Monday, March 19, 2007

Flashback to a war protest

I'd just scanned an article about the Iraq War protests, and moved on to an article about a student free-speech case, when I ran smack-dab into a flashback.

What set it off? It was this paragraph in the NYT article, Free-Speech Case Divides Bush and Religious Right:
Mr. Fredericks’s ensuing lawsuit...pits official authority against student dissent. It is the first Supreme Court case to do so directly since the court upheld the right of students to wear black arm bands to school to protest the war in Vietnam, declaring in Tinker v. Des Moines School District that “it can hardly be argued that either students or teachers shed their constitutional rights to freedom of speech or expression at the schoolhouse gate.”
I remember that. I remember wearing a black arm band at school, and I remember Mr. Day, the conservative civics teacher, angrily challenging me and another student in the hallway. "Do you know what you're doing?" he asked, sure that we were just following the crowd, thoughtlessly aping the college crowd whose protests were then making headlines.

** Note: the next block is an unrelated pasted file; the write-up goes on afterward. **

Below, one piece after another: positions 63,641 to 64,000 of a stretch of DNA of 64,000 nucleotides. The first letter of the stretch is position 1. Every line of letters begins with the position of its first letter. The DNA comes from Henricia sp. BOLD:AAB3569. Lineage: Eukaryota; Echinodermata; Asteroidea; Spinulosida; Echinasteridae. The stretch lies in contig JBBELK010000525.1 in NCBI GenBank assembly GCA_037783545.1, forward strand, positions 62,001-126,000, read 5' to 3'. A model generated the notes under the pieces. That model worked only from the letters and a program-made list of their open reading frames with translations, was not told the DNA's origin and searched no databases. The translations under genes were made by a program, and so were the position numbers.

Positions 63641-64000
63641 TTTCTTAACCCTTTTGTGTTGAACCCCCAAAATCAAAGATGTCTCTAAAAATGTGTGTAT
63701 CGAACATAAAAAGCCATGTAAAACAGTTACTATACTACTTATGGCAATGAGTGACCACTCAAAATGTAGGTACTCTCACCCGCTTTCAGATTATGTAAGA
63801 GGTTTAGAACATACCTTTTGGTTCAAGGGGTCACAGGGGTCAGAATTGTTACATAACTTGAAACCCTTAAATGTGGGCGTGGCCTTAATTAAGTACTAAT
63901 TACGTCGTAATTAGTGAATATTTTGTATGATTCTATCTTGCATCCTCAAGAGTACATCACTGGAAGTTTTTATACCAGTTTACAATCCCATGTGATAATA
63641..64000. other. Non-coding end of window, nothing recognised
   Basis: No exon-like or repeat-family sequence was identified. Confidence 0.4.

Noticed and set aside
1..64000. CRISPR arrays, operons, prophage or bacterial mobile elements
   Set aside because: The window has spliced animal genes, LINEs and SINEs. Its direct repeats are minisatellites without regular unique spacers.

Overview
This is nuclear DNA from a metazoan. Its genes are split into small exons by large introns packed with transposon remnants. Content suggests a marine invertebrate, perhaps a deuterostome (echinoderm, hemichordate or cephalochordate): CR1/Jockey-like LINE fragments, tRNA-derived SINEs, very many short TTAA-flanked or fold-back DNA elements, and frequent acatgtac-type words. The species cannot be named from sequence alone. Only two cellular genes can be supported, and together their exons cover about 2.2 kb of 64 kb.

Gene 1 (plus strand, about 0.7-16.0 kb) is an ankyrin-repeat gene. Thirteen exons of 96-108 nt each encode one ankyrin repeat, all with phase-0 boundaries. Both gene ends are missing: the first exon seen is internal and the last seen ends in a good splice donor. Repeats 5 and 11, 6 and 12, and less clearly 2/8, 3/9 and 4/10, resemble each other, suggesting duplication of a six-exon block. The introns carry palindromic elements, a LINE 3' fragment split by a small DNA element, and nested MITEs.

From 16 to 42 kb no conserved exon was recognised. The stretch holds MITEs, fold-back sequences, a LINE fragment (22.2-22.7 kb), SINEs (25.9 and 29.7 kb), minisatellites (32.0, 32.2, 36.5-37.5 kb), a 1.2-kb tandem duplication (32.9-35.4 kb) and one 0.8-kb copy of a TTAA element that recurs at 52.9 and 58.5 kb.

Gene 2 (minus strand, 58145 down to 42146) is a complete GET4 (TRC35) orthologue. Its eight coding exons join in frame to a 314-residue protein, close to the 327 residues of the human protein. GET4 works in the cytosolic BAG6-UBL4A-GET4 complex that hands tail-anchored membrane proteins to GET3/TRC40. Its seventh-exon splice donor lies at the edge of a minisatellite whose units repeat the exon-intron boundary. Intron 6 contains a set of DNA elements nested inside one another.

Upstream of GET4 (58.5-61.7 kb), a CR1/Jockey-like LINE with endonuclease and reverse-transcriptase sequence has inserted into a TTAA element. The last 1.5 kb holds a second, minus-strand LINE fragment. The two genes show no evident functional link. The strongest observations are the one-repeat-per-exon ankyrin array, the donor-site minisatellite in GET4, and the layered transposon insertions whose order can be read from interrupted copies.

I may not have know exactly what I was doing, but I knew this: the Vietnam War was still raging, the draft was still in place, and a couple of my good friends had just drawn low numbers in the draft lottery...which meant that if they weren't accepted into a college, they'd have to decide whether to enlist, wait to be drafted...or make a run for Canada.

Tough choices, especially for young men who hadn't even finished high school yet. Beyond the mounting death toll and our growing awareness of the utter futility of the war, that one thing was enough to warrant black arm bands...a visible sign of mourning for all the lives already lost, and for the next crop of young men about to be thrown into the war's relentless maw.

Today marks four years and counting for the Iraq War. Is the situation really any different now (except for the draft, of course)?

Maybe it's time to start wearing those black armbands again.

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